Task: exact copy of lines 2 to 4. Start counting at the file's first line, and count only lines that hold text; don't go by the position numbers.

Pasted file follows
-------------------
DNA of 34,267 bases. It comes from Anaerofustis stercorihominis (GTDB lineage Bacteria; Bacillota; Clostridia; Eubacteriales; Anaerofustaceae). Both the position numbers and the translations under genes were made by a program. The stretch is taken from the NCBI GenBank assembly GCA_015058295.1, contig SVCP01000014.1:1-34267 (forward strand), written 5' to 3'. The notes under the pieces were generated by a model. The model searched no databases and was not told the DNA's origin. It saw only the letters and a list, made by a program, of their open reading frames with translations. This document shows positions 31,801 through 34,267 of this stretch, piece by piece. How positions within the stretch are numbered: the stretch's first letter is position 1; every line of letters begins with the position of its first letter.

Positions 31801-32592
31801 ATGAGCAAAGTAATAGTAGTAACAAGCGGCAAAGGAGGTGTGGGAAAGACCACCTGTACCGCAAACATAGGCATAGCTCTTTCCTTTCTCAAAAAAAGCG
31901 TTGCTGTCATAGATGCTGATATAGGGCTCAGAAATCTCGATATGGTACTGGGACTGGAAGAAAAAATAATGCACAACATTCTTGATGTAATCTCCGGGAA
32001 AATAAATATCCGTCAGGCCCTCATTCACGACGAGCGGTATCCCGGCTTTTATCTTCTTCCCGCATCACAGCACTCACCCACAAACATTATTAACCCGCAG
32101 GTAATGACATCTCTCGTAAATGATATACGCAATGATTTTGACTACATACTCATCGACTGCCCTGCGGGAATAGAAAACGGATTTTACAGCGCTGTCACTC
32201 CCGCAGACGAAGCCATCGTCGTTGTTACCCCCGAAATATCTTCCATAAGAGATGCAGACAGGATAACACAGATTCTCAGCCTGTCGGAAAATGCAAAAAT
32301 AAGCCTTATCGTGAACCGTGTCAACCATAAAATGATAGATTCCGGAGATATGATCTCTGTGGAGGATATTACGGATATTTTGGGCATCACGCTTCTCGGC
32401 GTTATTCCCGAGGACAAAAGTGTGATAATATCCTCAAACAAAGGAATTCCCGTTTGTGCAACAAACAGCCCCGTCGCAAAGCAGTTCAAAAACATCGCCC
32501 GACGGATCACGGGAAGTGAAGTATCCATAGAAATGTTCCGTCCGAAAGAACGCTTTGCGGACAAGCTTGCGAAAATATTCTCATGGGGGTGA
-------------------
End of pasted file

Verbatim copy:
Positions 31801-32592
31801 ATGAGCAAAGTAATAGTAGTAACAAGCGGCAAAGGAGGTGTGGGAAAGACCACCTGTACCGCAAACATAGGCATAGCTCTTTCCTTTCTCAAAAAAAGCG
31901 TTGCTGTCATAGATGCTGATATAGGGCTCAGAAATCTCGATATGGTACTGGGACTGGAAGAAAAAATAATGCACAACATTCTTGATGTAATCTCCGGGAA